Lightroom 3 does a great job on jpegs, tiffs and raw. And yes, the Olympus software is horrible.

  • Bilbo says:

    I think the image quality on e-pl1 is realy bad compared most dslr, especially indoors. Even iso 100 have visible grain! Iso 500 is HORRIBLE! Sure outddors and for travel its o.k, but it can not replace a real dslr, never….

    People who claime that fast af is not necessary…. well lets just say they don´t have kids running around…. For static pictures its o.k of course, but if your subject starts moving…. no its not good at all.

    Every photomagazine criticizes the af…. so its not just this review……

    ” the image quality rivals a great many current dslr’s that are out there today.”

    Thats simply not true…. Not even close. As I said; even at iso 100 you have real visible grain…. Maybe your angry because someone points out the obvious?

    But its ligth and easy to take with you when traveling, sure, but shouldn’t you have the best camera for those pictures?

  • john says:

    I sold my 40d for the e-p1 and never looked back. The indoor shots I have taken with the 20mm 1.7 panasonic hardly need any flash and are NOT grainy? The 40d was a lower noise camera for sure but not that much for the huge size to carry every where hour after hour.
    The 45-200mm is a killer lens and the 14-42 is supreme for any stock kit lens have owned from nikkor to canon. Would put it up to any of the canon kit lenses I had that were just plain cheap compared to it.
    No perfect camera exsist so compromise is everything and the olympus micro 4/3 delivers in spades with low noise and feature the others simply do not have.

  • Photo-John says:

    “No perfect camera exsist so compromise is everything and the olympus micro 4/3 delivers in spades with low noise and feature the others simply do not have.”

    I totally agree with that statement, John. Thanks for sharing your experience with us. Please also write a review for your camera for us. The user reviews are really the best place to share your experience with the camera. Here’s a link to the Olympus E-PL1 user review page: http://www.photographyreview.com/cat/pcphotoreview/digital-cameras/digital-slrs/olympus/PRD_449659_3127crx.aspx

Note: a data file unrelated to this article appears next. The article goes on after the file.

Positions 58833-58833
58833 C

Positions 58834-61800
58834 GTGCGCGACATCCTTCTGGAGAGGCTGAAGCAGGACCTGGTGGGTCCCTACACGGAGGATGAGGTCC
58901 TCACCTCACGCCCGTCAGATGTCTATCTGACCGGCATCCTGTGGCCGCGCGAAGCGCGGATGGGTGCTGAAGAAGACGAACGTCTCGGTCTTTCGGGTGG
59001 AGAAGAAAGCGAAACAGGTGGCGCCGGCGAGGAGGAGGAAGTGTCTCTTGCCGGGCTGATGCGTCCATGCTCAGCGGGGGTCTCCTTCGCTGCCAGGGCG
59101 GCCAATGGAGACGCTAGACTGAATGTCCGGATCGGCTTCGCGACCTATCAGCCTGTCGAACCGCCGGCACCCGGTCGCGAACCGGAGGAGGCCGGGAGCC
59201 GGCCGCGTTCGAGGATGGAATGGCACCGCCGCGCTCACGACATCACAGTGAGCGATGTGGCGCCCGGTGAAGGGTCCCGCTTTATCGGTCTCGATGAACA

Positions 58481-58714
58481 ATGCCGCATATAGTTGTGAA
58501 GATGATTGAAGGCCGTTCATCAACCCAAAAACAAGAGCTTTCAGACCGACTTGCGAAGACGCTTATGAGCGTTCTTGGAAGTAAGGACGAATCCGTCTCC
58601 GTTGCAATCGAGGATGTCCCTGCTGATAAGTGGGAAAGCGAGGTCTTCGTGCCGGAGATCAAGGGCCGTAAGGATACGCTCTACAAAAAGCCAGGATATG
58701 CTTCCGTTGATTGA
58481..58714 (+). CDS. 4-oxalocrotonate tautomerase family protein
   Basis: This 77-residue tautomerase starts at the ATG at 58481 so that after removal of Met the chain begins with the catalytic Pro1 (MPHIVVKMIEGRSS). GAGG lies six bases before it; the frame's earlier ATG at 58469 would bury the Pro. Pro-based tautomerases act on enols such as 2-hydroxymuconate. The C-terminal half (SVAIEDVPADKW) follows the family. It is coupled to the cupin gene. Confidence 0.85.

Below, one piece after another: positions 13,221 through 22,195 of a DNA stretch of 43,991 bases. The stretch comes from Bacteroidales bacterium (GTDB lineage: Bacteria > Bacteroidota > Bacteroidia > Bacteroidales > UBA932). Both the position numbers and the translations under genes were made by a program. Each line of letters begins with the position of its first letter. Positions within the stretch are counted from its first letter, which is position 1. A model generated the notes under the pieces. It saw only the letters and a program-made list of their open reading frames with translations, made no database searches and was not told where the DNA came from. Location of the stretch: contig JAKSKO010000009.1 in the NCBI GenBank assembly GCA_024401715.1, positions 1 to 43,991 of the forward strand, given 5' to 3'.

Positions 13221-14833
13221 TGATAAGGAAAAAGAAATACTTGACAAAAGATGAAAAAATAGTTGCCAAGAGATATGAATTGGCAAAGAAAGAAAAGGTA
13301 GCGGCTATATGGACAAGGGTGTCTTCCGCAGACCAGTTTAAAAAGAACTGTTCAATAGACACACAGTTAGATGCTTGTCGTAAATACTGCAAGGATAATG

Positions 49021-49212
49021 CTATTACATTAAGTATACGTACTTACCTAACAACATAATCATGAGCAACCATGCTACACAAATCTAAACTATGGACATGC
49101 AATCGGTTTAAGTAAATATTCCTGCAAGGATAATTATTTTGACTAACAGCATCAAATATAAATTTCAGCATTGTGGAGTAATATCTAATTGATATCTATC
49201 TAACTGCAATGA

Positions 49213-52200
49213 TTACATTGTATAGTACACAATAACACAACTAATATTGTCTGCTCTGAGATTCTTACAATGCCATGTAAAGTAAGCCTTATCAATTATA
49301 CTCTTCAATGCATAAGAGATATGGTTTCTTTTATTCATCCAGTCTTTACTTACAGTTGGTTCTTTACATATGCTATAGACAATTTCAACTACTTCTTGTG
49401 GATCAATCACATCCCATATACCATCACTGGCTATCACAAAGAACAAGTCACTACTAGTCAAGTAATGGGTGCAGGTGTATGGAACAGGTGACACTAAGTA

• JC says:

    I owned a nikon d5000 with nikon kitllens and 18-200VR.
    Sold the lot and bought E-pl1 + panasonic 14-140.
    Outperformes the nikon combination.

    \blurring\ or \softening\pictures to hide noise ( and detail)? Buy the nIkon.


  • Jason VH says:

    Nice. When I’m ready to replace my G10, this will be one to look at closely. The ISO performance is pretty solid for a compact- huge to me since I like to have a compact (unless I’m sporting the 7D) along at all times when I’m mountain biking.

  • Ian Manning says:

    Very useful comments and review. Just one question – what are these Panasonic lenses people are talking about? Are they made for the Pen? I am thinking seriously of buying an E-PL1 twin lens kit to add to my 450D + 24-105 f4 L USM, but need as much relative info as possible. There seems some dissension on the actual standard of the images produced. Thanks again.

  • Photo-John says:

    Ian – Glad you like the review. Thanks for your comment. You should check out our EVIL & Micro Four Thirds Cameras Forum. You’lll find lots of information there. But to answer your question – the Micro Four Thirds format cameras from Olympus and Panasonic share a common lens mount. So a Panasonic Micro Four Thirds lens will fit an Olympus Pen camera, and vice versa. There are also a lot of adapters available so you can mount Canon, Nikon, Leica and other lenses.

  • SimonG says:

    I’ve come to this review very late (October 2011!) while I was looking for info on lenses, having just bought the E-PL1 (late again but at a massive price discount). From the perspective of a complete newbie photographer for whom the E-PL1 is his frst \real\camera I have found both the review and the comments very informative and have, happily, confirmed that I made the right choice. Many thanks to all who contributed.

    If anyone does read this in the near future, I am considering buying the 40-150mm lens since I figure that with the 14-42 kit lens I will have a good wide angle and zoom options for considerably less than buying the 14-150 lens (£249 for the E-PL1 and kit lens + £149 for the 40-150 lens vs £599 for the 14-150 lens alone). Is there any fault in my logic, any reason why it would be a much better idea to have only the one lens (14-150mm), in spite of the cost?

    Many thanks in advance.

  • nikki says:

    isn’t it nice? I’m planning to ask mom to buy this for me to replace my old cam :-(